Supreme Court rules against Uber’s arbitration clause, setting stage for class action on employee status


The ride-hailing giant’s contract for drivers requires them to take disputes to mediation in the Netherlands, which costs US$14,500 plus legal fees. The case is linked to an attempt by David Heller, a then-Toronto Uber Eats delivery worker, to launch a class action forcing Uber to recognize drivers as employees under provincial law. (The Logic)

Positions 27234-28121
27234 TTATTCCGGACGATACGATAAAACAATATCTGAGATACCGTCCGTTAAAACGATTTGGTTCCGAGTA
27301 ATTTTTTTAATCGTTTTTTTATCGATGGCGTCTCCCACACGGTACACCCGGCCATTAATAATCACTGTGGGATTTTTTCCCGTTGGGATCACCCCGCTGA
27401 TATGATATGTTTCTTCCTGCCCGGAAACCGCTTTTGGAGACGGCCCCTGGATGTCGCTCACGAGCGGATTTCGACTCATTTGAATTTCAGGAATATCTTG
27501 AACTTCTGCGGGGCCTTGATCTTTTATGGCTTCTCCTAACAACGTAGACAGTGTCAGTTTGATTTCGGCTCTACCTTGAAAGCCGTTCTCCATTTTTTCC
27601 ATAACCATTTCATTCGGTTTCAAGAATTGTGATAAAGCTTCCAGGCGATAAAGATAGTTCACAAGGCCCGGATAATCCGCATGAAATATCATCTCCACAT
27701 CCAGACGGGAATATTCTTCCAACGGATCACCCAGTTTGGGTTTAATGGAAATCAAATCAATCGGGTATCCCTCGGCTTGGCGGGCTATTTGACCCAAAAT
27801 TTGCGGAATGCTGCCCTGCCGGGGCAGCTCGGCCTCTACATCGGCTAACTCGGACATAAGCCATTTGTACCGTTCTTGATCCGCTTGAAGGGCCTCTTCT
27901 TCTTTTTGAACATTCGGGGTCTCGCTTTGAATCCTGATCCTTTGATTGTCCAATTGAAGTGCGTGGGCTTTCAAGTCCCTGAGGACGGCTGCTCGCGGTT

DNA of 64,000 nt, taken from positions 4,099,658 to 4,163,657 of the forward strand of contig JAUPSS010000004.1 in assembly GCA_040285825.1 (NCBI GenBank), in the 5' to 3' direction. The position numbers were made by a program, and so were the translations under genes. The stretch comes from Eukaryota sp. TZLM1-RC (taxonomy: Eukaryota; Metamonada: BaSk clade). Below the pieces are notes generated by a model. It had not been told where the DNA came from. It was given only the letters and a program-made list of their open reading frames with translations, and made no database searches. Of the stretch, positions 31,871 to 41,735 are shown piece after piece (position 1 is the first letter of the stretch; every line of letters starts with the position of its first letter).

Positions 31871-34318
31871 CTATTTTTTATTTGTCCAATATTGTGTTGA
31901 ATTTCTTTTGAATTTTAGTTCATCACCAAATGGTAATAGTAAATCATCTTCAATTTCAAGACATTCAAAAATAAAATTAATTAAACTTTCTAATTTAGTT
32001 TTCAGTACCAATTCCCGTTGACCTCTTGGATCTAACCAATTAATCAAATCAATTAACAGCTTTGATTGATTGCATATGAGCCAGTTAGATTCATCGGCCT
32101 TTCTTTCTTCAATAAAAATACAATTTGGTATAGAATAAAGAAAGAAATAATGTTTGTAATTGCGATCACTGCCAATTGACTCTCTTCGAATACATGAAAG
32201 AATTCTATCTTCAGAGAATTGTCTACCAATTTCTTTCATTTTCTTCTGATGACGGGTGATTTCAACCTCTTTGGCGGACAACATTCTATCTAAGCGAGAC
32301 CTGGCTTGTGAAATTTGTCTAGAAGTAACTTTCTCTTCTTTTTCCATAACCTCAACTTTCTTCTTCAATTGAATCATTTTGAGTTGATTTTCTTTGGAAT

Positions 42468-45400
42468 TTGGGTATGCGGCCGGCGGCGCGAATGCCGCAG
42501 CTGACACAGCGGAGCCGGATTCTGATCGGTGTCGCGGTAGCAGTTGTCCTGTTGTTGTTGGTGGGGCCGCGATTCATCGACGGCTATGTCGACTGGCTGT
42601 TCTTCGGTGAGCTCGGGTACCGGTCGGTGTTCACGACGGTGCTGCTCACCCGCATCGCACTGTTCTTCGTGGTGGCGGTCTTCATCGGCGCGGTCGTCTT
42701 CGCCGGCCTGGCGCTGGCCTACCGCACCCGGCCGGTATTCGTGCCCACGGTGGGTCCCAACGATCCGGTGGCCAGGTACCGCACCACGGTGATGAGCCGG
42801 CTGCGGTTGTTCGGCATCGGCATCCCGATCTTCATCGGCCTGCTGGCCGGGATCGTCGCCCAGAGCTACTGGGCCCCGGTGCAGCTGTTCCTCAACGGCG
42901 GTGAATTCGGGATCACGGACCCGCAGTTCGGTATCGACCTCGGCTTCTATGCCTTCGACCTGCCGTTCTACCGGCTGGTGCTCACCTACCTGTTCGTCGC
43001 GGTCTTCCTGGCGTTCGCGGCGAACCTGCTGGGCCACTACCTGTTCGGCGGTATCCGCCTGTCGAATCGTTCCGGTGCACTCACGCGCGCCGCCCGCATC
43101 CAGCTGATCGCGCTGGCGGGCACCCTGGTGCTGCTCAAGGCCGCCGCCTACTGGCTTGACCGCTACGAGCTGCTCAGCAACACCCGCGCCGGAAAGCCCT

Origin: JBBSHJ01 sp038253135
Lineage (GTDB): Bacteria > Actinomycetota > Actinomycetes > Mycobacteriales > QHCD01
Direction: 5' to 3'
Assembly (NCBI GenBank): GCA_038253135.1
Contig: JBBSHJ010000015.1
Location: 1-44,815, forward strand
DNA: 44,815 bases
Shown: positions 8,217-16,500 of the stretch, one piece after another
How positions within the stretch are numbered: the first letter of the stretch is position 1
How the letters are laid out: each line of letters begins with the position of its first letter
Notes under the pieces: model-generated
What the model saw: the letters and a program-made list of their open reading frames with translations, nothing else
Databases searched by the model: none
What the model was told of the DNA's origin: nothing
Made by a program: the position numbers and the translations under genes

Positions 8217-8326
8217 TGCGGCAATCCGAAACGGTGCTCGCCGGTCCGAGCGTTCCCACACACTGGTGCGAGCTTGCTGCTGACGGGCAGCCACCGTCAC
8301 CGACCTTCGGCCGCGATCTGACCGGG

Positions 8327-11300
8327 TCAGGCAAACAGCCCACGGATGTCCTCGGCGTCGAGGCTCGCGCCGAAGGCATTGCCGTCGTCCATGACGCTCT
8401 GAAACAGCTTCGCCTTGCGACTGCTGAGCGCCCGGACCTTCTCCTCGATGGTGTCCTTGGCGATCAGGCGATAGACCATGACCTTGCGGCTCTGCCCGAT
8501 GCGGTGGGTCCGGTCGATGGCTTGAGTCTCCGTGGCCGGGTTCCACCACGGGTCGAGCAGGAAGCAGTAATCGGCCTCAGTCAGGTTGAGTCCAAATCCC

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Talking point: Arbitration clauses are standard for gig-economy platforms—think tanks and mediation professionals’ associations intervening on Uber’s behalf at the SCC argued such uniform terms and conditions are necessary for companies dealing with thousands of individual workers or customers. While Friday’s ruling could impact future contract disputes, it doesn’t make Ontario Uber drivers employees. A provincial court still needs to sign off on Heller’s class action.